Hawass rebuffs international offers to assist in supervision and protection of the Egyptian Museum in Cairo; he insists Egypt's museums and sites are safe.
Protesters Confront Looters at Egyptian Museum
MSNBC reports (video) that protestors prevented looters at the Egyptian Museum in Cairo from getting away with their goods.
3 FEBRUARY 2011
NatGeo News Watch
National Geographic interviews Dr. Willeke Wendrich, professor of Egyptian at the Cotsen Institute of Archaeology. Dr. Wendrich highlights the tremendous loss caused by the looting of sites that have yet to be studied, survey, or mapped, "[t]hrough random digging by looters we are losing valuable information on Egypt's history and culture. An excavation is a one time opportunity: it can only be done that once, and if it is not executed or recorded properly the information is lost forever."
Rare Tomb May Have Been Destroyed
An excavator reveals that the tomb of Maya, one of the only tombs "devoted solely to a woman" has been "completely destroyed." Luxor and Amarna are currently safe.
Museums on High Alert for Ancient Egyptian Loot
Reuters reports that international museums are joining efforts to discourage trade in recently looted Egyptian artifacts. The article cites a statement by the Petrie Museum of Egyptian Archaeology, "All of us who are friends of Egypt can help the efforts to stop looting of archaeological sites, stores and museums, by focusing on the international antiquities trade."
Facebook Group to "Restore + Save the Egyptian Museum!"
Professor Sarah Parcak confirms looting at Saqqara, "Saqqara being majorly looted. Reports from ground contacts (verified and trusted+ witnesses )are that numerous people (I was told "thousands") digging day and night." See more on Looting Matters.
2 FEBRUARY 2011
Egypt Sees Looting in Wake of Protests
NPR interviews Zahi Hawass, who reports that the sites of Saqqara, Abusir, Luxor or and Karnak are safe.
Egypt Cultural Heritage Organization Releases Press Statement and Call for Assistance
The full statement can be found at Egyptology News, as the Egypt Cultural Heritage Organization (ECHO) has not yet been able to update its website. ECHO confirms reports of looting and destruction: "At both Abusir and Saqqara many sealed tombs have been entered by thieves, destroying many of the tombs interiors and taking artefacts." ECHO calls upon the international community, specifically the British and US governments, to assist Egypt's efforts in assessing and repairing the damage done.
Reputable Auction Houses Try to Get All (Arti)facts Before Selling Antiquities
The Washington Post discusses the implications of the crisis in Egypt on the trade in antiquities with Elizabeth Bartman, president of the Archaeological Institute of America.
Antiquities Chief Says Sites are Largely Secure.
Zahi Hawass, recently appointed to Hosni Mubarak's new cabinet, tells the New York Times that "a vast majority of Egypt's museums and archaeological sites are secure and have not been looted" despite reports of incidences at Abusir and Saqqara.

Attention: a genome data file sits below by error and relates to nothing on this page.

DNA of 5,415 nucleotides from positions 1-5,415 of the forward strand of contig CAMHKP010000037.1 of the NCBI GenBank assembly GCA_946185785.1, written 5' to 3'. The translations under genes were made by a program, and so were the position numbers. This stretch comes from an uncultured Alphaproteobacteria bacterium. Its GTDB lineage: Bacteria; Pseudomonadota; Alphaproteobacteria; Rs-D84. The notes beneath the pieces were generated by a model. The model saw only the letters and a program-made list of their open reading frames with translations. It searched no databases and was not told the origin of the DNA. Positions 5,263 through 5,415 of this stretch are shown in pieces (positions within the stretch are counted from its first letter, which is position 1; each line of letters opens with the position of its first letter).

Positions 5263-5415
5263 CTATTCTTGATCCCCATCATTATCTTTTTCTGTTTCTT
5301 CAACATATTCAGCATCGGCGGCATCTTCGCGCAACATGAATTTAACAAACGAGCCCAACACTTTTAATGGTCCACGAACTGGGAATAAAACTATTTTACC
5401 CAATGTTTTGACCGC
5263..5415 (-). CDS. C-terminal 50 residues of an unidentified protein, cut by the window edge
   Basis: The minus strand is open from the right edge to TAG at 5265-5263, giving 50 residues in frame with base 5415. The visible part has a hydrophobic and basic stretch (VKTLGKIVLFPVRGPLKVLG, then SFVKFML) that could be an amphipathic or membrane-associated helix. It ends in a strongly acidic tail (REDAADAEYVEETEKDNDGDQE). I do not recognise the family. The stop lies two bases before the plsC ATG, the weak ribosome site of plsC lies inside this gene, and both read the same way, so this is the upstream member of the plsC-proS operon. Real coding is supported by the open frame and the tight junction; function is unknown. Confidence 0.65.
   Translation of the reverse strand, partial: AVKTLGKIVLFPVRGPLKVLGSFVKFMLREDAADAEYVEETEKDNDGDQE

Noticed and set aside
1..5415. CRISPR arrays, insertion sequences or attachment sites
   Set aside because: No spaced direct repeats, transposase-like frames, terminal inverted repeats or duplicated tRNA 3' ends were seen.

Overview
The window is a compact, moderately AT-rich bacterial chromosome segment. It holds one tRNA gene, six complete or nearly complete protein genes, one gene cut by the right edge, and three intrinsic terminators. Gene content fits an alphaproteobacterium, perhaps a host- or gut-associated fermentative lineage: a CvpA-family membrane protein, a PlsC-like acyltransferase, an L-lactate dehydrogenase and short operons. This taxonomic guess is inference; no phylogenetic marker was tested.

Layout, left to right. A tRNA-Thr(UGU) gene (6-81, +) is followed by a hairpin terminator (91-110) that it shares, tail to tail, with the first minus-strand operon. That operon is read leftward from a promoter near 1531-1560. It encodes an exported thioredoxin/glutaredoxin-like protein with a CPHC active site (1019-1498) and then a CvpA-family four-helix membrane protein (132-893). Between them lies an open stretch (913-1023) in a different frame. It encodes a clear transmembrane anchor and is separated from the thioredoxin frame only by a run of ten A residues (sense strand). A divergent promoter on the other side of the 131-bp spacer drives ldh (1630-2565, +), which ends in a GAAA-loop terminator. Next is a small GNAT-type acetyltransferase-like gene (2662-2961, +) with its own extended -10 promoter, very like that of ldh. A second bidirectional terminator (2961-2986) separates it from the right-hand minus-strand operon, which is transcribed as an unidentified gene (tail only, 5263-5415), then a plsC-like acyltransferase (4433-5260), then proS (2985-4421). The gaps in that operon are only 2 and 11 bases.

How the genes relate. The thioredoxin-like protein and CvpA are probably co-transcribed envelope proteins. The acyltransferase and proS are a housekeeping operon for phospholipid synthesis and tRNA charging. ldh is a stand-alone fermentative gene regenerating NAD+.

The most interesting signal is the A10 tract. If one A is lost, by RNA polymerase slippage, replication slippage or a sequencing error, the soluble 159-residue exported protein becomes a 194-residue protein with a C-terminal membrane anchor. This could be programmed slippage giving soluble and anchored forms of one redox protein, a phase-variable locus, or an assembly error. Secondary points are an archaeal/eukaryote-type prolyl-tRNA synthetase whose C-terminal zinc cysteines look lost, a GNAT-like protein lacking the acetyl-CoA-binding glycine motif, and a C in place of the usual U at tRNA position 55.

1 FEBRUARY 2011
UNESCO Director-General Launches Heritage and Press Freedom Alert for Egypt
Irina Bokova - the Director-General of the United Nations Educational, Scientific and Cultural Organization (UNESCO) - launched an appeal to protect cultural heritage and to respect freedom of expression in Egypt.
Egyptian Army Boosts Security at Museums and Archaeological Sites
The National reports that "the Egyptian military has stepped up security for the country's museums and archaeological sites in the wake of looting and vandalism that has his some of the world's most renowned repositories of antiquities."
Egypt News Updates Today
The Art of Counting blog summarizes reported incidences of looting in Egypt.
Egypt Declares Treasures Safe
In an interview with the Associated Press, Zahi Hawass announces that, despite earlier reports of damage to Egypt's cultural heritage, "today everything is safe."
31 JANUARY 2011
Blue Shield Releases Statement on Egypt
The International Committee of the Blue Shield (ICBS) - the cultural equivalent to the Red Cross - has released its own statement on the situation in Egypt.
Egypt Treasures Looted, But Public Strikes Back
According to National Geographic News, "Egyptologists and everyday Egyptians" are "banding together to protect local historic sites."
Egypt's Treasures: Assessing the Damage
Discovery News warns that smugglers may take advantage of the political crisis in Egypt by trafficking antiquities from the country.
Archaeologists Assess Tut Tragedy
NBC's Kate Snow reports on the damage done to Egypt's antiquities.
Egyptians Survey Damage to Priceless Artifacts
In an interview with Archaeology magazine's Bob Brier, NBC's Kate Snow examines the damage done to Egypt's cultural heritage during the current political crisis.
Amid Violence in Egypt, An Electronic Eye on Museums
The Atlantic highlights the efforts of Egyptologists for Egypt, a group of "Egyptologists, archaeologists, and other specialists who work in Egypt" and "support the righteous demand for justic and democracy" while "[keeping] an eye on the monuments."
Thinking Ahead: An Emergency Protection for Egyptian Cultural Antiquities Act
In his blog, art lawyer - and LCCHP Board Member - Ricardo St. Hilaire advocates for enacting emergency import restrictions on cultural materials from Egypt.